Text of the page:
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And the fact that the π§-coordinate is six tells us that we have to continue our journey by moving six units in the π§-direction; that is six units parallel to the π§-axis.
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So that is the interpretation of the coordinates of π΄.
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I should just mention at this point that weβve been using the fact that the solid in our figure is a cuboid or right-rectangular prism.
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And therefore, all these sides are parallel to one of the axes.
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For example, π·π΅ is parallel to the π¦-axis and π΅π΄ is parallel to the π§-axis.
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So now that we have clarified what the coordinates of a point in 3D space mean, weβre ready to determine the coordinates of π΅ and πΆ.
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First, letβs find the coordinates of π΅, which is the same as asking how to get to the point π΅ from the origin π.
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And we are going to need three coordinates: the first coordinate, the π₯-coordinate, tells us how far we have to go in the π₯-direction; the second, which is the π¦-coordinate, tells us how far we have to go in the π¦-direction; and the third, the π§-coordinate, tells us how far we have to go in the π§-direction.
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Well, if we look at our figure, we can see that we already have a path to π΅ from the origin; itβs through the point π·.
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From the origin π, we first travel seven units in the π₯-direction to the point π·.
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And once we are there, we just travel five units in the π¦-direction, and we get to the point π΅.
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So what are the coordinates of π΅?
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We travelled seven units in the π₯-direction, so the π₯-coordinate is seven and then five units in the π¦-direction, so the π¦-coordinate is five and then we were already at π΅, so we didnβt have to travel any distance in the π§-direction, so our π§-coordinate is zero.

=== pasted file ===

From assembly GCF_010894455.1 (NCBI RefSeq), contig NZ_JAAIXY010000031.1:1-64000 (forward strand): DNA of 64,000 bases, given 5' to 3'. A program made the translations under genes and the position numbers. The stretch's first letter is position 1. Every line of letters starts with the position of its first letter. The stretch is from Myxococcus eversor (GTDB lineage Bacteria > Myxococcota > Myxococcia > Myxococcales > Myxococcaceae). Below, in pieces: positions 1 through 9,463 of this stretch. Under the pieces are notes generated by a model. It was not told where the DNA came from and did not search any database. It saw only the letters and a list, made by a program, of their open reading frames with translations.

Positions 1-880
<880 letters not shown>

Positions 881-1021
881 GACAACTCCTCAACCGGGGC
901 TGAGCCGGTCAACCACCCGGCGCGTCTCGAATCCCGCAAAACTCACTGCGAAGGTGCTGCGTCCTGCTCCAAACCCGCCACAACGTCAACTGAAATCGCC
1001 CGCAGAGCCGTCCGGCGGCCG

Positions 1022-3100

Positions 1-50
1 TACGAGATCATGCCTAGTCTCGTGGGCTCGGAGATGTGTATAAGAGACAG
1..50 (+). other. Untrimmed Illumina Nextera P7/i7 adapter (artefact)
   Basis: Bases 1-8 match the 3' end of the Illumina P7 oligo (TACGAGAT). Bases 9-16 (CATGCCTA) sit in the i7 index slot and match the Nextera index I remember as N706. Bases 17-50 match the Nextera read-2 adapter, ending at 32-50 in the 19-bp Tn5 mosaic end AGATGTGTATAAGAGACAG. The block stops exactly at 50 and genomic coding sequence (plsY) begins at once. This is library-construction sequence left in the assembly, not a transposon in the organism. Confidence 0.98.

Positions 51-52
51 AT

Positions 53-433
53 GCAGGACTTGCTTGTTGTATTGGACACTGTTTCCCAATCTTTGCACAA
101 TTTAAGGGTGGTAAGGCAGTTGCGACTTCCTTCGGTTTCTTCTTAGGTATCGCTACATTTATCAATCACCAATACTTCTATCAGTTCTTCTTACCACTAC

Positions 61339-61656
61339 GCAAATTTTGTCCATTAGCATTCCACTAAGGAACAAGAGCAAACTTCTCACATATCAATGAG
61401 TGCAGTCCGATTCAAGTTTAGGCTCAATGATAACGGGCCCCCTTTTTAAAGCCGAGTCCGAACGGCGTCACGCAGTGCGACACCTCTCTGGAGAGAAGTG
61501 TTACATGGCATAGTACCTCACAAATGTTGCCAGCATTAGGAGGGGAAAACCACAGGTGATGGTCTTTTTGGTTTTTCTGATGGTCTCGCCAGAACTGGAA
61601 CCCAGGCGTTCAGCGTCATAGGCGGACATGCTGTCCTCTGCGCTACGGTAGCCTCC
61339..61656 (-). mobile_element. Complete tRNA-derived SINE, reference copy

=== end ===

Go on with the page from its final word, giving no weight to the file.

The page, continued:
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And how about the point πΆ?
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We havenβt already drawn the path to πΆ from the origin, but we notice again that we can go through π·.
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And if you recall, we said that the length of the edge π΅π΄ was six.
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And as we are in a cuboid or right-rectangular prism, the length of π·πΆ must be six also.
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So how do you get to πΆ from the origin?
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First, you travel seven units in the π₯-direction, so the π₯-coordinate is seven.
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We donβt have to move at all in the π¦-direction, and so the π¦-coordinate is zero.
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We just have to move six units in the π§-direction, so the π§-coordinate is six.
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So thatβs our answer.
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Weβve determined the coordinates of π΅ and πΆ.
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You might like to check that going in a different route from the origin π to the point π΅ or πΆ gives the same values of the coordinates as in the two-dimensional case.